Artist Spotlight: Super Whatevr

Article by Andrés Alvarado

 

Ladies and gentlemen, Super Whatevr. No, it’s not a dismissive blurb, but the name of a Californian alt-rock quartet making some pretty significant waves within the music industry. Led by front-man Skyler McKee, Super Whatevr is the spawn of McKee’s affinity for poetry and a desire to further express this thoughts and lyrics in a positive manner; in spite of topic severity. Formally coming together in 2016, Super Whatevr is Skyler McKee on vocals and guitar, Kenzo Cardenas on drums, Nate Wickander on guitar, and Josiah Beason on the bass. Together, this foursome, has progressed from a simple dream, to an ambitious musical project, to a full-fledged band now touring all over the country alongside heavy-hitters like Sum 41 on their Does This Look Infected? 15th Anniversary Tour. Quite the leap, right?

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Super Whatevr’s Never Nothing

After a 2016 EP that raised some eyebrows, McKee & co. went on to release their official debut LP Never Nothing in early 2018 to positive word of mouth from both critics and fans alike. Brimmed of robust riffs, vigorous vocals, and charged-up cymbals, the anthems on Never Nothing may come across as happy-go-lucky in tonality; however, a significant heavy dose of McKee’s verses tackle topics that are anything but joyous. Therein lies one of the favorable attributes of Super Whatevr! Like folk-punk favorite Frank Turner, these chaps find an uplifting channel by which they open up the floor for subjects considered taboo like mental illness and suicide in a sincere manner. Quotes McKee: “All my songs are happy. They have a sad tone, but it’s all in a positive manner. I want to help people grow and be vulnerable. If it’s got to be dark, then it’s going to dark. It doesn’t hurt me, because I know it’s going to help me grow and help other people grow.” There’s a bravery to McKee’s methods, it might not be the cure to all the heavy issues touched on, but it most definitely helps listeners understand we are all human, we all hurt, we have much in common, and there’s no shame in talking about our everyday problems.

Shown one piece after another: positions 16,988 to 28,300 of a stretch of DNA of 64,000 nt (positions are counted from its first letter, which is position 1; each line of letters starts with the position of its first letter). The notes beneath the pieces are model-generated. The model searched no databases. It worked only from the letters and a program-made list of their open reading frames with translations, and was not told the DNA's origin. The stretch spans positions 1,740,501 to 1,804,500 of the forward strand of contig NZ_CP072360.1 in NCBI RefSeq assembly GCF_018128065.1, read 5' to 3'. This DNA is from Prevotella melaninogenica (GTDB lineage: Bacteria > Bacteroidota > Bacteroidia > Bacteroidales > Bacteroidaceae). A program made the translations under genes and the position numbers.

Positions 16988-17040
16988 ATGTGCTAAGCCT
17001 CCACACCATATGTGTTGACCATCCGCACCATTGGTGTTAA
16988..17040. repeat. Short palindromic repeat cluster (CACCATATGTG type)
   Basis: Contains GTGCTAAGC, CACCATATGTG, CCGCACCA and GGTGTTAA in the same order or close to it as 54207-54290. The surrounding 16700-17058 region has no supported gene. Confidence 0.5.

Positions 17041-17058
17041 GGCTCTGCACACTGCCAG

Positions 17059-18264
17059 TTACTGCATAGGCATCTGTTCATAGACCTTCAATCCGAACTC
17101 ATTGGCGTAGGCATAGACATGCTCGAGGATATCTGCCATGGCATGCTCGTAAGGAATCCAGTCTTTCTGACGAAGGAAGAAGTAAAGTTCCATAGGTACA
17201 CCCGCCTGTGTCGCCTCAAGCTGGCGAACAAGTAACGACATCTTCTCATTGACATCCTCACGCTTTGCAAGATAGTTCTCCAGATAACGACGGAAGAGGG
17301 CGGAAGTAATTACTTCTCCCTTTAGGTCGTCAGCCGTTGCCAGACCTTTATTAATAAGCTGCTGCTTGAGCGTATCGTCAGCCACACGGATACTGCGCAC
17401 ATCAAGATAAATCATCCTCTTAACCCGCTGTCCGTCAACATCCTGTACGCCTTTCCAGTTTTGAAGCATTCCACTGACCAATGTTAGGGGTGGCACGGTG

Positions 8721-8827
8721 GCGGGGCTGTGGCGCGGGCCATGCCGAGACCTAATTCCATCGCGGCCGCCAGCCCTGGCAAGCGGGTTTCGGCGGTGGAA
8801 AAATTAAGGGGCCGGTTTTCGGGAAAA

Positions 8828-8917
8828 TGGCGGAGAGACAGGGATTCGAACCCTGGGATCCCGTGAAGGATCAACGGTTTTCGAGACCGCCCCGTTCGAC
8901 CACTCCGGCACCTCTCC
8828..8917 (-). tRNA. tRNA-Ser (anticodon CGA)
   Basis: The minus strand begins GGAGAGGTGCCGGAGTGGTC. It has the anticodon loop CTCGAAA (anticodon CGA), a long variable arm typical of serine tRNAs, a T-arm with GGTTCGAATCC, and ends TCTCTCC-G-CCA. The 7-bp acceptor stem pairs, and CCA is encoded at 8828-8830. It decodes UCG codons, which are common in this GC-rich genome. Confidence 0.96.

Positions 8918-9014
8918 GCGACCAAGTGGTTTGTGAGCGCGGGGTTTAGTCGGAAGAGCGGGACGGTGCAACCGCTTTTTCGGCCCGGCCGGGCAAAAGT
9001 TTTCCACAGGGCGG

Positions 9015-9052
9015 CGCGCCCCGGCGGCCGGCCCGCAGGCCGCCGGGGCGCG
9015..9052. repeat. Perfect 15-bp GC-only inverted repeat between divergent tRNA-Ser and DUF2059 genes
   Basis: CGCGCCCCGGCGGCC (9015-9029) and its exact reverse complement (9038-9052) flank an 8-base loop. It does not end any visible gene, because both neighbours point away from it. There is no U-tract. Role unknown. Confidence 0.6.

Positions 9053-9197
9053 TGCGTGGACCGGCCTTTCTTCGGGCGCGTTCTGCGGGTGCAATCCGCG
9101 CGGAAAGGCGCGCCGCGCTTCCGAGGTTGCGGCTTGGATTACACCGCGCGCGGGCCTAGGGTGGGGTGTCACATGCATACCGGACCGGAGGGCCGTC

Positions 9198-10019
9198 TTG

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Skyler McKey of Super Whatevr

As musicians and performers, Super Whatevr must also possess a stout stage presence in order to grow their fan base. We had the chance to witness their live act as they passed through Atlanta’s Buckhead Theatre supporting Sum 41 on their aforementioned journey. On the dais, the S.W. gang is playful, yet forceful. They’re inclined to chatter up the crowd with the stories behind their sound; this boosts the band’s likability. However, once the chat ceases, the banging tunes begin, and here is where the band shines brightest. Whether it’s the rock-star mannerisms, the high jumps, or requesting sing-alongs from their onlookers, the McKee-led bunch efficiently fill their time in the limelight. By the time the lads walk-off, it’s common place, as onlookers, to have their sound produce a lasting buzzing effect in us.

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Josiah Beason of Super Whatevr

So, listen, up-and-comers are a dime a dozen, except every now and then, a group comes along that inspires us a little more. A band that brings about a powerful message and catchy hooks. Alas, if you’re an audiophile or just someone looking for fresh thumpers to update their spotify, give Super Whatevr a chance. They might just snatch up your undivided attention. At least, that’s our guess. Cheers!

 

 

 

 

 

 

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